Increasing smallholder uptake of seed insurance in Kenya

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Increasing smallholder uptake of seed insurance in Kenya


July 2015 - February 2016


Acre partnered up with Busara to understand and test what was driving the lagging uptake of their Replanting Guarantee Product (RPG). Specifically, Acre and Busara wanted to understand ways in which to increase identification of the product, improve understanding of the product and clarify the valuation of the product as these three avenues were identified as key in unlocking higher registration levels of the RPG. A total of 12 different experimental designs were tested, using a range of behaviorally informed interventions.

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Behavioral Insights

Insurance penetration continues to remain low, and even a low-cost product such as RPG will face significant resistance from consumers.  Further, RPG's primary customer touch point is on a promotional card in the seed bag, giving little room for influencing a customer out of automated actions.  We focused on building interventions around two primary behavioral themes:  

Automation and Disfluency -- By understanding what actions are automatic, we can nudge users into automatic actions that trigger further action or decision.  For instance, in the case of a promotional card, framing it similar to an airtime scratch card triggers an immediate response to engage, rather than dispose the card.
Social Signals -- Insurance is often perceived as a high risk activity that only elites or other "out-group" populations entertain.  By sending certain signals or prompts to clarify the frequency and normalcy of insurance, we lower the barriers for new consumers.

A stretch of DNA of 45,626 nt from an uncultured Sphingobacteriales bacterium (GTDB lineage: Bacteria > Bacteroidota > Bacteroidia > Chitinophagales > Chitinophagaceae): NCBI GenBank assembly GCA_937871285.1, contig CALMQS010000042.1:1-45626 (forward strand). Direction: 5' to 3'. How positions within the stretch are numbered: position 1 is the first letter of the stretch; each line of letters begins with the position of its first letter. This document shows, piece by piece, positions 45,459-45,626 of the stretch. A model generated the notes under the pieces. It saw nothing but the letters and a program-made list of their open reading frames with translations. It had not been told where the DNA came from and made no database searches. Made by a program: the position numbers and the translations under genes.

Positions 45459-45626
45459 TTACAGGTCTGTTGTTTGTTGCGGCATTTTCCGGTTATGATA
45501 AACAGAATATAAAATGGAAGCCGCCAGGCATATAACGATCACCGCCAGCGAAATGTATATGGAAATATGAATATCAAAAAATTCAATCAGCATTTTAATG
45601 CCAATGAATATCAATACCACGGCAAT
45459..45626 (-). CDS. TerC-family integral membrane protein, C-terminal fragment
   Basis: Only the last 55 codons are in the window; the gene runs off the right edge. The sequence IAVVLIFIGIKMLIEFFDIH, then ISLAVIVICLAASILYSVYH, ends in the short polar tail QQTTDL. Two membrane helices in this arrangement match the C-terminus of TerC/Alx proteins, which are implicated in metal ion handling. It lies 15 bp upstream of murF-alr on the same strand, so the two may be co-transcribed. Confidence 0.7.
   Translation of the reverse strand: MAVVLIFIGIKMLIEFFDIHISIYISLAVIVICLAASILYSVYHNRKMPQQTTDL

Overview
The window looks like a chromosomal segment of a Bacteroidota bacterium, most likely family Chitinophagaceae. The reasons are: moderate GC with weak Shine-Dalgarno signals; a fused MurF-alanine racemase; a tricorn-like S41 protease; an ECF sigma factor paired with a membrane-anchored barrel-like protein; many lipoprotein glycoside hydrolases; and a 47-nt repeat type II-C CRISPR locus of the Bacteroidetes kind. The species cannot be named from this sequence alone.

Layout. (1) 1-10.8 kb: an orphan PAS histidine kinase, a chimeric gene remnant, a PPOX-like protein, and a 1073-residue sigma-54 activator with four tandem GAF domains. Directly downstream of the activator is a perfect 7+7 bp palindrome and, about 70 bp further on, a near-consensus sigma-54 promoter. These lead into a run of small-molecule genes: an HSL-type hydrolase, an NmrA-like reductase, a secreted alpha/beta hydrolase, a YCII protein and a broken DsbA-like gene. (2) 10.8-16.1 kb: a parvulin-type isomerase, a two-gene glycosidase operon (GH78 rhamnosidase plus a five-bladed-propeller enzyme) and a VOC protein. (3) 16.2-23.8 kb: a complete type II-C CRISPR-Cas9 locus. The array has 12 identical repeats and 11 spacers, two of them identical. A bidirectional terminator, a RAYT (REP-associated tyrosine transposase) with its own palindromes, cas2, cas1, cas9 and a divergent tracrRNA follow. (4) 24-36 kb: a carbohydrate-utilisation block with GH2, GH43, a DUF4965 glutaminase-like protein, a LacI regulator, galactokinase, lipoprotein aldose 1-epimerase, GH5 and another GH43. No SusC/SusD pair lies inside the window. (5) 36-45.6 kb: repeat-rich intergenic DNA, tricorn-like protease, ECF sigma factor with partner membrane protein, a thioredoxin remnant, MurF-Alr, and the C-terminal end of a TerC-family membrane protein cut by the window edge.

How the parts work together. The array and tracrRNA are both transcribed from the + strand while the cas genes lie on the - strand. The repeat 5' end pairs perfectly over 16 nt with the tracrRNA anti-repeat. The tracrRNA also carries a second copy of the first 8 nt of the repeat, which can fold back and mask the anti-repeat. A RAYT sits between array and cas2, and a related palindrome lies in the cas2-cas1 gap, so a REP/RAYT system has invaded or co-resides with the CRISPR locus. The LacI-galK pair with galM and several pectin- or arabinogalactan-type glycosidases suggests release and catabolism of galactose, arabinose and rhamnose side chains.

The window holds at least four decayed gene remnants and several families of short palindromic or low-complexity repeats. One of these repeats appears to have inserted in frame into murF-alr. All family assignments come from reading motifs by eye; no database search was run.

Financial Sector Deepening Trust

Behavioral Diagnostic
Customer Journey Mapping
Embedded Testing

James Vancel
Sharon Njavika

Approach and Intervention

Upon identification of the main themes, we carried out tests by randomizing the design of the card that would be placed in the individual seed bag. Given that each card had a unique code, we were able to uniquely identify the treatment based on the code that was redeemed for the insurance premium.  There were three primary testing groups, each cross-randomized by language (English vs. Swahili), as well as scratch vs. no-scratch, split evenly across 800,000 seed bags distributed in late 2015.

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Bags were distributed across the primary sales center in central and eastern Kenya in the 2015 maize season.  Cards were pre-randomized at the factory level, meaning that each distribution unit had a roughly equivalent, random distribution of individual cards. We then analyzed adoption levels by looking at the total redemption rate per card variant, as identified by the unique redemption code.  Analysis of the tests produced the following findings:

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